coverage, vertical extent and echo intensity following the release of salt particles into
3.1.1) Randomized experiments
(a) Delhi Experiment
Two major randomized warm cloud seeding experiments were carried out in India.
The first experiment (Delhi experiment) was carried out during 1957-66 in the Delhi,
Agra and Jaipur regions located in the plains of northwest India. Seeding was carried
out during the summer monsoon months of July to September when the prominent
clouds were cumulus and stratocumulus with their tops not exceeding the freezing
level. A fixed control - target design with day randomization was adopted for the
experiment. A brief summary of the design and the details of the seeding
methodology used in the experiment are described in the following.
The areas of the target and control sectors in the three regions varied between 450 and
1270 km2 and the density of the rain gauge network varied from 1 gauge per 50 - 300
km2. Seeding was carried out either by spraying from the ground a dilute salt solution
using power sprayers and air compressors, or by dusting a finely powdered mixture of
salt and soapstone in the ratio 10:1 (Biswas et al., 1967). The median radius of the salt
particles was 5 µm. The estimated dispersal rate at the source was approximately 2 x
1010 salt particles (radius 5µm) per second. The control and target areas were defined
upwind and downwind of the central seeding locations and comparisons were made
between the rainfall in these two areas for seeded (Target) and not-seeded (Control)
days. Seedable days were selected on the basis of certain meteorological criteria,
particularly in respect of low cloud amount, wind shear and humidity in the lower
levels. Days on which rain occurred frequently or continuously were not considered
as seedable days. Hence, it is unlikely that the rainfall recorded in the control and
target areas could be from the tall convective clouds extending well above the
freezing level which involve ice phase. The above hypothesis is further corroborated
from the results of the analysis of 7287 aircraft reports of the meteorological
observations of monsoon clouds collected during 1948 - 1951 which indicated that
more than 90 per cent of the low cloud-tops lie below the freezing level during the
year in India (Pramanik and Koteswaram, 1955).
The results of the statistical analysis indicated increase in rainfall on seeded days, on
the average, by about 20 % significant at less than 0.5 per cent level. (Biswas et al.,
1967, Ramanamurty and Biswas, 1968). Radar observations of the precipitation
development in the clouds in the target and control areas were also made during the
later part (1961-65) of experiment. The results of the radar observed cloud areal echo
coverage indicated an overall positive result for seeding (Chatterjee et al., 1969).
Delhi experiment has apparently provided the statistical evidence to show that salt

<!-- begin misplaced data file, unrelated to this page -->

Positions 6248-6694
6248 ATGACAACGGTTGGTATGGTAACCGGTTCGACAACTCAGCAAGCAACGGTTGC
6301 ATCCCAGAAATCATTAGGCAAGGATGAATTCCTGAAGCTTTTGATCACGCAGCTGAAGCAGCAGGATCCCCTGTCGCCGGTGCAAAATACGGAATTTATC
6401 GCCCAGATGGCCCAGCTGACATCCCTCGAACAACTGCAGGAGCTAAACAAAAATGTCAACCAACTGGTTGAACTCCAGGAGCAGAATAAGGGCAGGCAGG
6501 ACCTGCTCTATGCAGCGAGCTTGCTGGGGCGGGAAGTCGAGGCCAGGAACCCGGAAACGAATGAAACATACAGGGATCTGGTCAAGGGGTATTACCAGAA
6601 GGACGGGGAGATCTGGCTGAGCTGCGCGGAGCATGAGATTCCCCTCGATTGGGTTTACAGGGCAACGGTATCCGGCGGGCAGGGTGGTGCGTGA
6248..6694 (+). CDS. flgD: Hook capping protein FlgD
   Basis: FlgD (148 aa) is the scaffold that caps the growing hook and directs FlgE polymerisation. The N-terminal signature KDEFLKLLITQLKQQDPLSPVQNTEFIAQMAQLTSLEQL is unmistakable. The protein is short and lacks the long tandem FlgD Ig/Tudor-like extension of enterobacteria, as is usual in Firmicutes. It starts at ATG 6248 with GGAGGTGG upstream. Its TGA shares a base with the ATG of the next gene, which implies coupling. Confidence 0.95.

seeding may have modified the precipitation in spite of other limitations, e.g.,.
ground-based generators used for seeding, lack of the physical evidence in support of
the seeding hypothesis. These limitations have been discussed by Mason, (1971),
Warner, (1973), Cotton (1982). Warner (1973) argued that the results of experiment
are ambiguous particularly due to the lack of the physical evidence in support of a
hypothesis that precipitation from warm clouds can be increased through salt seeding
(b) Pune experiment
In order to verify the statistical results obtained from Delhi experiment and for
obtaining the requisite physical evidence for the warm cloud seeding hypothesis, a
well designed randomized "Warm Cloud Modification Experiment" with good cloud
physical measurements programme was carried out in Maharashtra State, near Pune,
during the 11-summer monsoon seasons (1973-74, 1979-86). From hereafter this
second Indian cloud seeding experiment is referred to as Pune experiment.
A DC-3 aircraft instrumented for cloud physical measurements was used for seeding.
The physical measurements carried out in not-seeded (Control) and seeded (Target)
clouds were used for documenting the warm cloud responses to seeding (physical
A cross-over design having two sectors with a buffer in-between has been adopted.
The three sectors have been designated as North (N), South (S), and Buffer (B)
sectors (Figure 3.1).
Figure 3.1 Area of Pune experiment
The area of each sector is 1600 km2. In the crossover design paired target areas are
set-up and either area is seeded at random (area randomization), in each test event, the
unseeded area serving as the control for that event. The data are obtained in the form
of two series. One of the two areas is kept as target in a series and the other acts as
control and vice-versa for the other series. The effect of seeding can be obtained from
the root-double ratio (RDR) which can be expressed as
where N and S denote the average rainfall in the North and South sectors and the
subscripts S and NS denote the seeded and not-seeded days respectively. When the
North area (N) is allocated for seeding (Target) correspondingly the south area (S) is
allocated for not-seeding (Control). Before the commencement of the experiment in
each year a series of random numbers (Fisher and Yates, 1953) was taken and used
for the allocation of the seeding of the North and the South sectors. Each series used
for the experiment in any year was subjected to randomization tests for avoiding any
possible bias due to the repetition of the series. In an experiment of sufficient duration
the root-double-ratio provides an estimate of the factor by which the mean rainfall has
been increased by seeding. The expected value would be close to 1.0 if the seeding
has no effect.
The cross-over design minimizes the noise of the natural variability because the
fluctuations of the rainfall in the seeded area, to some extent, get neutralized by the
parallel fluctuations in the highly correlated control areas. Pair wise randomization
scheme is employed with the cross-over design for preventing possible chain of
seeding events over the same area, to mitigate the persistence effect and thus prove its